When illness undoes us

Deanna Thompson's book about cancer takes us where we don't want to go but must.

For months I let my review copy of Deanna Thompson’s book sit on my desk, stacked in the middle of a pile of less threatening books. Did I want to read a work of theology written from inside the crucible of stage IV cancer? Was there not more pleasant work I could be doing, such as cleaning the bathroom, rewatching Scenes from a Marriage, or punching myself in the face?

Before I even began it, my relationship with this book had fallen into the precisely the sort of pain-avoidance that Thompson de­scribes so well in her fourth chapter. “Could it be,” she asks, “that those of us whose lives bear some degree of wellness will go so far as to experience hatred toward those who are seriously ill” because of the threat they pose to our orderly lives?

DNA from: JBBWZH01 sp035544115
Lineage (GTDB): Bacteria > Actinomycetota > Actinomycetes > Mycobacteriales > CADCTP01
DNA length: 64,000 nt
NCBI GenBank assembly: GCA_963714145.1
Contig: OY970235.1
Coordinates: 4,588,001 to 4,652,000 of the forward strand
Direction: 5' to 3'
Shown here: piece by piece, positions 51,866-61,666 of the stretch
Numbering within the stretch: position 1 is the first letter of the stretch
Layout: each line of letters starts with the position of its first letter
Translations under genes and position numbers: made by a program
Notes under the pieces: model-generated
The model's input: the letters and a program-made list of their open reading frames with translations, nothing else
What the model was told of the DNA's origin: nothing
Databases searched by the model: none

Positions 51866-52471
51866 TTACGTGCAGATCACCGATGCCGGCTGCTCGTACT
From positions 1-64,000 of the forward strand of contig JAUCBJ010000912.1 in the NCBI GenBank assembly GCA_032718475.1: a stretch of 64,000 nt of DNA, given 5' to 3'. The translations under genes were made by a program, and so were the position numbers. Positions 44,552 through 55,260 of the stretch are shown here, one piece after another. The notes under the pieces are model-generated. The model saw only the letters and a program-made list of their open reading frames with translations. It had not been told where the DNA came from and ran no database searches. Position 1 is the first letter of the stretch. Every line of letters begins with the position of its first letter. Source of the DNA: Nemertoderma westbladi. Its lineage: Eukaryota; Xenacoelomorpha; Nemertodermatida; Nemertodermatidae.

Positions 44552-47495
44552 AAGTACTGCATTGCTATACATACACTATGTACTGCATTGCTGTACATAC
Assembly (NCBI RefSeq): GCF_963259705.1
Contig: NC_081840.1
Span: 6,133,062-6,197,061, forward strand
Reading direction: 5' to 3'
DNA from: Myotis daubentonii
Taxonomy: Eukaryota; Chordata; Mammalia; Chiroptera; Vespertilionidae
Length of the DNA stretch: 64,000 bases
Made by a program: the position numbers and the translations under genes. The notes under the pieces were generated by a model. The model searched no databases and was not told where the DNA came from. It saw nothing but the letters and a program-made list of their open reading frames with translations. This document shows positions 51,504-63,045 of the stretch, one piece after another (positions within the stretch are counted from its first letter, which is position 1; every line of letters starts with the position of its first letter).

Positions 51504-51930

Indeed we do. We avoid, cancel plans, send our regrets, lose touch, even as we may be drawn to other forms of suffering, those we know how to fix. Each of us is someone’s memento mori, a walking reminder of that single weakness that one lives by ignoring.